Richard G. Hubler, SAC: The Strategic Air Command (New York: Duell, Sloan and Pearce, 1958); Norman Polmar, ed., Strategic Air Command: People, Aircraft, and Missiles, Office of the Historian of the Strategic Air Command under the direction of John T. Bohn (Annapolis: The Nautical and Aviation Publishing Company of America, Inc., 1979).
 Ibid., 123, 149.
 In 1981 NORAD was designated as the North American Aerospace Defense Command.
 Marian Talmadge and Iris Gilmore, NORAD: The North American Air Defense Command, (New York: Dodd, Mead and Company, 1967); Guarding What You Value Most: North American Aerospace Defense Command, Celebrating 50 Years (U.S. Department of Defense, U.S. Air Force, 2008).
 James Oskins and Michael Maggelet, Broken Arrow—The Declassified History of U.S. Nuclear Weapons Accidents (Lulu.com, 2008).
 William E. Burrows, By Any Means Necessary: America’s Secret Air War in the Cold War, (New York: Farrar, Straus and Giroux, 2001) 181–186, 201–202; Curtis Peebles, Shadow Flights: America’s Secret Air War Against the Soviet Union (Novato, CA: Presidio, 2001) 53–54.
 Curtis Peebles, Shadow Flights, 127.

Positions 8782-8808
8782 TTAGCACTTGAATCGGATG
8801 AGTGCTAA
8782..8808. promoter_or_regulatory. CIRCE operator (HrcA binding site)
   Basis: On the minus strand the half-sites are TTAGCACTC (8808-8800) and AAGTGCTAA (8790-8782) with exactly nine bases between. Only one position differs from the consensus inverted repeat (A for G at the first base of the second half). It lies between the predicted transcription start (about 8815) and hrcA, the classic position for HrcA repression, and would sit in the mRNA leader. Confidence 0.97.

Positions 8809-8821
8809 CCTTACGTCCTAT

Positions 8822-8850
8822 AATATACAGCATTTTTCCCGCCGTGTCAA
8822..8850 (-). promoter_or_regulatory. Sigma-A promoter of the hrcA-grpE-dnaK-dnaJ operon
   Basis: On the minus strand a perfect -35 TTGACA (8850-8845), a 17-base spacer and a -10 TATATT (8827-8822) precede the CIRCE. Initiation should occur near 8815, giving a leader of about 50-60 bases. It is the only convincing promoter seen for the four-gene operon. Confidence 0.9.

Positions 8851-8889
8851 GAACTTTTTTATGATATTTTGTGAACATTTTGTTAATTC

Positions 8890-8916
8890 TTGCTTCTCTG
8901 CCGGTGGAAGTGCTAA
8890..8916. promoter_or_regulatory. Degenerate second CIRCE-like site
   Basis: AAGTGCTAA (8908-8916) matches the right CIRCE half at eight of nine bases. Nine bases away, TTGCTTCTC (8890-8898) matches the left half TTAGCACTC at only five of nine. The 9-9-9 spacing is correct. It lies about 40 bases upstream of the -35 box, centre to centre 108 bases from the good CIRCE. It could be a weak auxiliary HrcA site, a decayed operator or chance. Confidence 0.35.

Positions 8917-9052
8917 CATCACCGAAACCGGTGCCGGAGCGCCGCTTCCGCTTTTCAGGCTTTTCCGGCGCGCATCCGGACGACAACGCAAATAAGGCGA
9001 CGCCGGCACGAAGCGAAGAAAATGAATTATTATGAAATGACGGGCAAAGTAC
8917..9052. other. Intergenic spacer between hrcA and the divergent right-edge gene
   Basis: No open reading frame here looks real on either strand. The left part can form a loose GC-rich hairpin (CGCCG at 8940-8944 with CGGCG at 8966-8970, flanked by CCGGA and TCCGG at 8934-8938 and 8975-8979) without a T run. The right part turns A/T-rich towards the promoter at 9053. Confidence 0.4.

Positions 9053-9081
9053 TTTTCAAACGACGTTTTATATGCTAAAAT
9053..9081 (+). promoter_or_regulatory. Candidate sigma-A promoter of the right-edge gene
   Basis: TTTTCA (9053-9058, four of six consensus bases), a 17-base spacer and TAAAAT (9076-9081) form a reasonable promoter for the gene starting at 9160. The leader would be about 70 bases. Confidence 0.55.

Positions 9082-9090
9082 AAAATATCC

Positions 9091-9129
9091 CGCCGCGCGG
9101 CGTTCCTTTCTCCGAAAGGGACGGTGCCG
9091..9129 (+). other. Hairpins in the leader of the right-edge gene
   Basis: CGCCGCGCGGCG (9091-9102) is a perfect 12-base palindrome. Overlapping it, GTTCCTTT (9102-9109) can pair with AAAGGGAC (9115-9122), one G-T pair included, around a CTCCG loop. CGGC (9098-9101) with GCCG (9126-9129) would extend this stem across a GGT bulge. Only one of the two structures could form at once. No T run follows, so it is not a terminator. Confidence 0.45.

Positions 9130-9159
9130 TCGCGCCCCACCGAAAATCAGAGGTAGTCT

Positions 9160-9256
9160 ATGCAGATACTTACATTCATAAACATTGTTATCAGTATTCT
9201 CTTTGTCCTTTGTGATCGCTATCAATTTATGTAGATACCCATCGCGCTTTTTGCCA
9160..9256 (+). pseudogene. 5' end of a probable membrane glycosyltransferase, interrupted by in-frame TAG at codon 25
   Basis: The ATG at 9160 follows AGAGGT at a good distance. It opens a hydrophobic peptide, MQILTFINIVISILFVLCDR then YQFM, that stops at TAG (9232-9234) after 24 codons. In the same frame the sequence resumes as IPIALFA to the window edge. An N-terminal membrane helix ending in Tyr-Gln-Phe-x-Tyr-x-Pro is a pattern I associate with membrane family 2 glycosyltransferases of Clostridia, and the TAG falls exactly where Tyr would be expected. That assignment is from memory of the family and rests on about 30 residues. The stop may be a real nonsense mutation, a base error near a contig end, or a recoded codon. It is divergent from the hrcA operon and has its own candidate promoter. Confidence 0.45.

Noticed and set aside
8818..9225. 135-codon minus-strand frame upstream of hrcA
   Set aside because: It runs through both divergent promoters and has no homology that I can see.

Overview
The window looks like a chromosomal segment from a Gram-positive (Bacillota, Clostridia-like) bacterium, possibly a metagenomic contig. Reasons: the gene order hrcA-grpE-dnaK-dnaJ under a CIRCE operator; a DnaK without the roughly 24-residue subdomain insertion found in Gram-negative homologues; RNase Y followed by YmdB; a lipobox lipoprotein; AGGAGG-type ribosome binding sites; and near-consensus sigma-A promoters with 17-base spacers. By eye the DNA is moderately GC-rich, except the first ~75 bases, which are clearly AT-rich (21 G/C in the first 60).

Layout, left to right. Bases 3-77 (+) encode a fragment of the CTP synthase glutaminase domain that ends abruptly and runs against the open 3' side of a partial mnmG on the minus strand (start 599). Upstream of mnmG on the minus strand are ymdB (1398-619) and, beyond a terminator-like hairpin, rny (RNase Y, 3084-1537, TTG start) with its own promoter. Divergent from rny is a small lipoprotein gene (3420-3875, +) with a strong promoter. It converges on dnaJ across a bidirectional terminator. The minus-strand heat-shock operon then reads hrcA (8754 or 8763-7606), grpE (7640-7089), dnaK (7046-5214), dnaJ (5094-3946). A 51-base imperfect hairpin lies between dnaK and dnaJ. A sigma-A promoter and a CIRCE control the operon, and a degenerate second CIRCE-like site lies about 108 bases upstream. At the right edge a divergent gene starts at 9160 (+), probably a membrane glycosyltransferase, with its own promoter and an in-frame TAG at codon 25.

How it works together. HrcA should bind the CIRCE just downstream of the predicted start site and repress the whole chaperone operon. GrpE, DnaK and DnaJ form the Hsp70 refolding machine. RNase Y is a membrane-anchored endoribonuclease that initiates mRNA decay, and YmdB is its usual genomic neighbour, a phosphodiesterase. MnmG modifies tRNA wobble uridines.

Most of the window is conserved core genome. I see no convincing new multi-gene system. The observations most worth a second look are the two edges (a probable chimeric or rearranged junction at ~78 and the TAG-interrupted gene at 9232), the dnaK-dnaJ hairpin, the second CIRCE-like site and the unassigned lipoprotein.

These secret Air Force intelligence missions reflected a surveillance commitment far beyond the more publicly known but numerically limited U-2 flights; they also produced a far greater number of incidents in which American aircraft were shot down, with the loss of entire crews ranging from three to sixteen or more servicemen. The full scope of the missions and the individual stories of a great number of the crews are described in By Any Means Necessary by William Burrows, Shadow Flights by Curtis Peebles, and The Price of Vigilance: Attacks on American Surveillance Flights by Larry Tart and Robert Keefe. The Price of Vigilance documents more than a dozen such incidents from 1950 through 1965 and records the number of American aircrew killed or missing in each accident. Thanks to these authors and others such as Sherry Sontag and Christopher Drew, who addressed the Navy’s secret submarine war in Blind Man’s Bluff: The Untold Story of American Submarine Espionage, we have also begun to truly understand the secret side of the Cold War and the military casualties it produced.
 The concept of mutual U.S.–Soviet aerial inspections was initially proposed in 1955, rejected by the Soviet Union and eventually reintroduced by President George H.W. Bush in 1989. An actual treaty on aerial inspections was negotiated between NATO and the Warsaw Pact and signed in 1992. Flights began in 2002 and since then some 34 parties have joined the pact. As of September 3, 2013, one thousand inspection missions had been flown.
 Richard Secord with Jay Wurts, Honored and Betrayed: Irangate, Covert Affairs, and the Secret War in Laos, (New York: John Wiley & Sons, Inc., 1992), 48.